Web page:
COVID-19: JobKeeper Changes and Staffing your Business

As businesses reopen but now face the possibility of second and further lockdowns, having an adaptable COVID-19 business plan, including your HR staffing needs, is critical.

In this article I will take you through some of the actions you need to take to address  staffing and HR challenges during this time and the months ahead as JobKeeper criteria changes.

When I speak to business owners about the roller-coaster of 2020, there are emotional scars from having to stand down and make staff members redundant. Hiring and investing in staff again can seem daunting.  There’s a reluctance to commit to the cost of employees and the fear of possibly having to deal with more redundancies in the future (a very uncertain future at that).

The JobKeeper scheme has helped many businesses and workers over the past few months. Budgetary concerns and the scheme’s tendency to create adverse incentives means the recent announcement of JobKeeper 2.0 is a scaled-down, two-tiered version of its predecessor.

The new JobKeeper payment will be reduced to $1,200 per fortnight from October 2020, while those working under 20 hours per week pre-COVID will receive $750 instead of the $1,500 flat rate. From the start of January 2021 until the end of March 2021, the payment will be lowered further to $1,000 and $650, respectively. 

These figures will now reflect hours worked prior to the pandemic, offering a lower subsidy rate to those that were earning less. 

This new 2 tiered system is designed to curb instances where part-time workers have been reluctant to do additional hours of work more commensurate with the JobKeeper payment, as well as instances where stood-down workers have been reluctant to take on any work hours as businesses began to reopen.

As part of your COVID-19 business planning, it is essential to review your HR and staffing levels in relation to your business forecasts. Before you can properly plan for HR, you need to know what you’re planning for. What will your business look like in the short-to-medium term and what human resources will you need to make it happen? 

As hard as that may be to predict right now, it is very important. You need to remain realistic. If your business has halved, you won’t be able to afford to run it the way you have in the past. If you’re one of the lucky ones who have a growing business right now, you also need to plan for that.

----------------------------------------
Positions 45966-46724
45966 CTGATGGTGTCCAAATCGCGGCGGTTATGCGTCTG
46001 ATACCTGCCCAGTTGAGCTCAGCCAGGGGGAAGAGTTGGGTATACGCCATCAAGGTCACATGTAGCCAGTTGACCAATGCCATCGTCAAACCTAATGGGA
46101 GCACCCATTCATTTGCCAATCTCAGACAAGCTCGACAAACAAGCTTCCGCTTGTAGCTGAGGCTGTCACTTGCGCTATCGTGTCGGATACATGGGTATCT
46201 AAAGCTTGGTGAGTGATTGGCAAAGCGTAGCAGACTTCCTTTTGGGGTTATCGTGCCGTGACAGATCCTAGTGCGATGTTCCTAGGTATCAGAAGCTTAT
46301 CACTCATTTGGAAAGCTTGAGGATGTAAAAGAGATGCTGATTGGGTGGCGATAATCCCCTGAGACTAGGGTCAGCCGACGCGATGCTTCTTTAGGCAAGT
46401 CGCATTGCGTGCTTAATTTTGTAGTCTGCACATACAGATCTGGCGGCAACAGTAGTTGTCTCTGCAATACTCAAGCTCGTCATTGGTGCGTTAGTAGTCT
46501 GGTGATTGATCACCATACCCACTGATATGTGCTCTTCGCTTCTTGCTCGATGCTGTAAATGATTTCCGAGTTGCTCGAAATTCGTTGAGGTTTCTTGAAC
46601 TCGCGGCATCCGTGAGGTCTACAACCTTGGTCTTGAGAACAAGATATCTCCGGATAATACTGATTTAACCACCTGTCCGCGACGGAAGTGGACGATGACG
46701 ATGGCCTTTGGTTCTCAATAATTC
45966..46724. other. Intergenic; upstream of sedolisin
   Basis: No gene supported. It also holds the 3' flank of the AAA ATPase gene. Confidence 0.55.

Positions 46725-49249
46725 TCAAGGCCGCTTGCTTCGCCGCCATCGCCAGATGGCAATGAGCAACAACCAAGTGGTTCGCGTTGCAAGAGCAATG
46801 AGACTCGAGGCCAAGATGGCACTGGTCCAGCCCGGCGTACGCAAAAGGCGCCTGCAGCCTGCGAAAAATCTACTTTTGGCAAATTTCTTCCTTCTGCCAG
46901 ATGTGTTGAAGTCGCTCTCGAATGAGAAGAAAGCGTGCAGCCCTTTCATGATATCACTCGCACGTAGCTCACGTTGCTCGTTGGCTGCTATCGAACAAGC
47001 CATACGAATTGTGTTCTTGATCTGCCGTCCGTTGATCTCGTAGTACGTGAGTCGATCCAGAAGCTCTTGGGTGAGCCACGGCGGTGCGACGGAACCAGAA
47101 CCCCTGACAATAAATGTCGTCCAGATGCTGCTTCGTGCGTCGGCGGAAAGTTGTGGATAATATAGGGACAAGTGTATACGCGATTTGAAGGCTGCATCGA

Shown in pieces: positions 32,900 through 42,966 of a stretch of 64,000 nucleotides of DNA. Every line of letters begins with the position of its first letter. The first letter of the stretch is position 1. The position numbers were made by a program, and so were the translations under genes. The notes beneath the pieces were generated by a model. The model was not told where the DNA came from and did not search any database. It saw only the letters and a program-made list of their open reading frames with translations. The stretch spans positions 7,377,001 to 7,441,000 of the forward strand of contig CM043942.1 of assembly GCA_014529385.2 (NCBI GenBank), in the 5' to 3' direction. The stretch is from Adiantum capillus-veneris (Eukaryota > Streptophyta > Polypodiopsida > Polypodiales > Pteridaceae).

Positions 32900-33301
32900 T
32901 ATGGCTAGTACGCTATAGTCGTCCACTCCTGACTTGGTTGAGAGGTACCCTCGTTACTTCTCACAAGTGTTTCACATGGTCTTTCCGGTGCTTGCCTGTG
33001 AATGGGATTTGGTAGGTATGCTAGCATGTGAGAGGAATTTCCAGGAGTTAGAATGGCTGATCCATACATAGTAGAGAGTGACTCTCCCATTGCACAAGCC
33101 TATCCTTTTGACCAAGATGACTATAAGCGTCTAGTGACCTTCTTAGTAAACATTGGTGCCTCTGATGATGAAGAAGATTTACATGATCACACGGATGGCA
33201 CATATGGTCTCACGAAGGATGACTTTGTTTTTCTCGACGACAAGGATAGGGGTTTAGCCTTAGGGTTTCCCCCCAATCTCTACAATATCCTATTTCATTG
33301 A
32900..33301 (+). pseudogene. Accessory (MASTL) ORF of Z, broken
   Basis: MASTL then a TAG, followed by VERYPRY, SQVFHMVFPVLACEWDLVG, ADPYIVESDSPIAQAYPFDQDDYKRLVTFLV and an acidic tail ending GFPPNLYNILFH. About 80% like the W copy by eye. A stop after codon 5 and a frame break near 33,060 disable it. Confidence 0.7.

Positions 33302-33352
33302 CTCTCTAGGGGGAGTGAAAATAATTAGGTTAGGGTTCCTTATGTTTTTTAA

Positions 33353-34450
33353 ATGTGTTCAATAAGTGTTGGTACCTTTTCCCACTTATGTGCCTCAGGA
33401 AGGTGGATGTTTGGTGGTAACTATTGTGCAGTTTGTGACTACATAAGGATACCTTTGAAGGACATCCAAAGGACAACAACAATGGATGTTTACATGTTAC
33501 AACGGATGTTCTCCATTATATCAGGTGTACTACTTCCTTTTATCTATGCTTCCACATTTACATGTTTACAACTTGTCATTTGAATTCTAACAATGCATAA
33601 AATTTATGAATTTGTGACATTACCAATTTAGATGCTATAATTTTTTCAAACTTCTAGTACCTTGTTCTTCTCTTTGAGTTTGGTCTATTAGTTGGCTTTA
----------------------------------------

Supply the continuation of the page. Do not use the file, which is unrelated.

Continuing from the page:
Although some will maintain that a crystal ball is the only way to determine this information, those businesses with a plan and the ability to foresee all possible scenarios within that plan, will be the most resilient.

If you are a business that will need to review or reduce staffing numbers, consider these options first.

    • Redeployment of staff within the business to other areas
    • Reduced working hours/days
    • Ask staff to take leave where possible
    • Continue staff working from home and the possibility of reduced office space needs
    • Redundancy (as a last option).

One positive from COVID-19 is the way it has changed the way people work, especially when it comes to working from home. For many businesses it was surprising how productive and engaged their teams were when they were not in the office — and many have vowed to allow greater flexibility as things get back to normal. This can have additional benefits in terms of reducing office costs as well as retaining and attracting staff.

Now is the time to work out what your workplace will look like over the coming financial year. If you decide to grant employees permission to work from home more frequently, make sure you have appropriate HR policies in place. If however, working from home is not an ongoing viable option for your business, that’s completely fine too – just factor it into your business plan.

If all options have been exhausted and you do have to make some employee’s roles redundant, it is important that you pay staff their correct entitlements, including any redundancy payment under their employment contract, award, enterprise agreement (or if they don’t have one, under the National Employment Standards). Getting this wrong can lead to expensive claims — something you really don’t need in your business.

Although the Fair Work Act has made some positive changes during COVID-19 to assist employers with staffing challenges and JobKeeper, the laws remain in place in relation to redundancy. Be mindful that many awards and agreements require a consultative approach to potential redundancies with those staff likely to be affected.

Although some employers see redundancy as an easier option to ease financial strain, the need to recruit new staff in the not-too-distant future becomes a much more expensive exercise.

Ultimately, the most important thing you can do when it comes to HR is to communicate with your staff and remain as transparent as possible. Your staff will be anxious as to job security and their future. Your ability to manage and lead this process will be paramount. The good news is that there is a wealth of resources and expert advice to assist you during these times.

At Core Business Consultants we provide specialist HR, operational and management strategy and implementation support to small and medium professional services firms in Newcastle, Lake Macquarie, Maitland and the Hunter Valley.